Ericsson and Kronwall each played just over 5 1/2 minutes shorthanded in game 3, out of a total 8 minutes shorthanded.
- Speaking of Riggy, Bill Roose and Helen St. James both wrote about Ericsson and how he's blossomed in his role.
From St. James
"I want to be a guy that the team can count on to shut down their top guy," Ericsson said. "It's a fun challenge every night."
Ericsson spent some three straight minutes on the ice at one point Monday after a penalty kill led to continued Chicago dominance with the puck. "I was more tired after a minute-and-a-half, two minutes," Ericsson said, smiling. "Then I kind of recharged my batteries. I was standing still for about 15 seconds and I could get some deep breaths and get going again. I could have stayed out a little bit longer."
"You're always going to have ups and downs in your career and I wouldn't want to take anything back, because you learn a lot from that," Ericsson said. "You learn a lot about yourself and how to handle situations. And for that, that helps me now. It's a process you need to learn, unless you're Nick Lidstrom and never do anything wrong."
From Bill Roose
Ericsson has been the Wings’ top penalty-killer, averaging a team-high 3:20 of shorthanded ice-time in these playoffs. He also leads the defense with 22 hits.
"I like every part of the game but I take a lot of pride in being on the penalty kill," Ericsson said. "I want to make a difference and I want to be a guy that they count on when we’re up with a few minutes to go in the game. I want to be an important guy for the team. That’s what I value the most."
It’s Ericsson’s consistency, especially in the playoffs, that his teammates appreciate.
"Nick is gone and boom, the next thing you know you put Big E in the top pair and look what he’s done. He’s been unbelievable," defenseman Jakub Kindl said. "He’s progressing and getting better every year; He’s playing top minutes, he’s playing against top lines every night and he’s been solid against their forwards every night. I like the way he plays, he’s big, solid, strong, and he makes the good pass too."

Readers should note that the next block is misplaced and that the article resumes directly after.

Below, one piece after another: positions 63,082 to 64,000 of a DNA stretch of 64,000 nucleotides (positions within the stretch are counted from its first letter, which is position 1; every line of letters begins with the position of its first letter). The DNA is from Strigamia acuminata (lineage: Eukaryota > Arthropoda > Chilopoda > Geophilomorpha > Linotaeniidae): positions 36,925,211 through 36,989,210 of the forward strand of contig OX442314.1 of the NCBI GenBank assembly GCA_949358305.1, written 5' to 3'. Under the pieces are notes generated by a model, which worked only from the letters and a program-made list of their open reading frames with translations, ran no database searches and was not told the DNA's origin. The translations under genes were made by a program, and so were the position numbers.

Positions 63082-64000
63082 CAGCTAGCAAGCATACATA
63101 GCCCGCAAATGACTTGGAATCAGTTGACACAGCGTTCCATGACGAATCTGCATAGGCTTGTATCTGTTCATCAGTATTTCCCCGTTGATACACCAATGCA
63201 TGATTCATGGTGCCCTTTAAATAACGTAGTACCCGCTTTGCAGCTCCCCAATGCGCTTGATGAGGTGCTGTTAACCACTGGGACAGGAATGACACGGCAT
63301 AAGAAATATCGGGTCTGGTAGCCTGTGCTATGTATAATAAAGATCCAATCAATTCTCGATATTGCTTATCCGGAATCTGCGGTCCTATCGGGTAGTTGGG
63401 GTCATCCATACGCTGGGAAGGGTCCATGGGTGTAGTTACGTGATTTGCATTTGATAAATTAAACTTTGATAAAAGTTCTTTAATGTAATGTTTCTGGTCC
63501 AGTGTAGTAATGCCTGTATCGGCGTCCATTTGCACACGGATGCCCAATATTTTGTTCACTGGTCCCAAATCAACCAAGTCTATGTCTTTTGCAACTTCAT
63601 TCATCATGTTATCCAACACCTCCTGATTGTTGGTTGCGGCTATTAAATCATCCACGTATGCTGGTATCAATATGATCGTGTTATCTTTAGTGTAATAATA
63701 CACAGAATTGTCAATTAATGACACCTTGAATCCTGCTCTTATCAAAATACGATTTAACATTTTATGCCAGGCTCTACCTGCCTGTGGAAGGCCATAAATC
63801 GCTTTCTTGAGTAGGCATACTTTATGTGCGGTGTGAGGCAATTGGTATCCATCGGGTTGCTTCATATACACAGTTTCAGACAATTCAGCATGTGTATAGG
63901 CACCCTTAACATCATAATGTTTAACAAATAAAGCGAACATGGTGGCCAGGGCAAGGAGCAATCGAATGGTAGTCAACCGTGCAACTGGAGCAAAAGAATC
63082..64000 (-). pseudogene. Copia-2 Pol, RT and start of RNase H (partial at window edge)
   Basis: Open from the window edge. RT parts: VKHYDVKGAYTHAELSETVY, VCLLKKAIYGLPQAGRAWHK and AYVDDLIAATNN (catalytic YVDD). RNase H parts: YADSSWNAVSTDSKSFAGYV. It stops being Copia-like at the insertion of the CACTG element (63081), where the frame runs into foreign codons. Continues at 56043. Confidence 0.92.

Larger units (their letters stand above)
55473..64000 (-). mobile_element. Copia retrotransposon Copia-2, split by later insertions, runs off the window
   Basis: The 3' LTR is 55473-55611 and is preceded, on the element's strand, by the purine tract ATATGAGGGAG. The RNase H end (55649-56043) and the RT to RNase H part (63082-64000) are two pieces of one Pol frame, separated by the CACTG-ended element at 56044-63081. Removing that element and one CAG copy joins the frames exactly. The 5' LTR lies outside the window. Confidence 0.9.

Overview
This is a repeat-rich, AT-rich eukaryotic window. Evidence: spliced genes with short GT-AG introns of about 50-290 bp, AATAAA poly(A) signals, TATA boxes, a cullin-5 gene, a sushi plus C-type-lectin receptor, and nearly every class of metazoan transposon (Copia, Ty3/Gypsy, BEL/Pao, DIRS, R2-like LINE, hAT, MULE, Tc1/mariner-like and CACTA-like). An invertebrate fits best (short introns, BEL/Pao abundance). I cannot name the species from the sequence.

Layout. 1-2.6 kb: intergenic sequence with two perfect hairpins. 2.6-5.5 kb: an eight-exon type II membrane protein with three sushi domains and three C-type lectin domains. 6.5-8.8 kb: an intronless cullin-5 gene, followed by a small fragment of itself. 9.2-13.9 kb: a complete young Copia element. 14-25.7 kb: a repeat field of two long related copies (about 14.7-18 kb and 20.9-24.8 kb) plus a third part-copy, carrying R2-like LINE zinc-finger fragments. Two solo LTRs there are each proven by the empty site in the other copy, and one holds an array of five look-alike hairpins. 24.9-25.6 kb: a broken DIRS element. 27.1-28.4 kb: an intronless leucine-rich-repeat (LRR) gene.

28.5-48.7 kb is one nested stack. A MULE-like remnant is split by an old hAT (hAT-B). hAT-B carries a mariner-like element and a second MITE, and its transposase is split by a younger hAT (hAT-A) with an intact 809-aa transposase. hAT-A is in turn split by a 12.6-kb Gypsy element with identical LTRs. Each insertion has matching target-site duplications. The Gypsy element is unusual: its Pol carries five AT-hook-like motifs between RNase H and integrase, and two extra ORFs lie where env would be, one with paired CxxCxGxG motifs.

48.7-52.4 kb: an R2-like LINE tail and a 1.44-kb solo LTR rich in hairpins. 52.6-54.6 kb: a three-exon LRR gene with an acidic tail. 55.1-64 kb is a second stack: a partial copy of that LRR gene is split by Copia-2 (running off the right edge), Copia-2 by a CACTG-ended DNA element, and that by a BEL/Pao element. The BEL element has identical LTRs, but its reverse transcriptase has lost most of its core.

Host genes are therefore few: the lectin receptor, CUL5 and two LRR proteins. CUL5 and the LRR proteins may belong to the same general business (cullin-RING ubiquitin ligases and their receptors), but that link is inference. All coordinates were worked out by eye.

Kronwall even called Ericsson his ideal partner and said
"Just the responsibilities that have come with that role, I think he’s been great," Kronwall said. "Everybody in this organization knew that he could do it, and had been knowing it for a few years, ever since he came in and played that great series, I think it was against Columbus, his first playoff. I think he’s really come into his own."
- It's no secret that Chicago has modeled their game after the Wings. The two teams play a similar style by design, and it's part of what makes this matchup so great and entertaining to watch. In games two and three the Red Wings frustrated the Hawks by beating them at their own game. Listening to the Hawks players and coaches talk about what they need to do to improve sounds eerily like what we've heard from the Wings this season. Mark Lazerus of the Sun Times brings us some insight into what the Hawks are saying. Sound familiar?
"They’re forechecking well," Hawks defenseman Niklas Hjalmarsson said. "We just have to make quicker decisions back there and make good first passes. That’s what we’ve been doing all year long. That’s been a big key to our success during the regular season, so that’s something that we would like to find our way back to, and it’s just so much easier if you make a first good pass in your own end. You’re usually out of the zone pretty quick and you can spend more time in their end."
"It seems like they are playing well in front of the net," Michal Rozsival said. "They’re boxing out our forwards. They [force] a lot of shots from the outside. They’re blocking shots in front of the net. They are doing a good job and they are getting the bounces right now."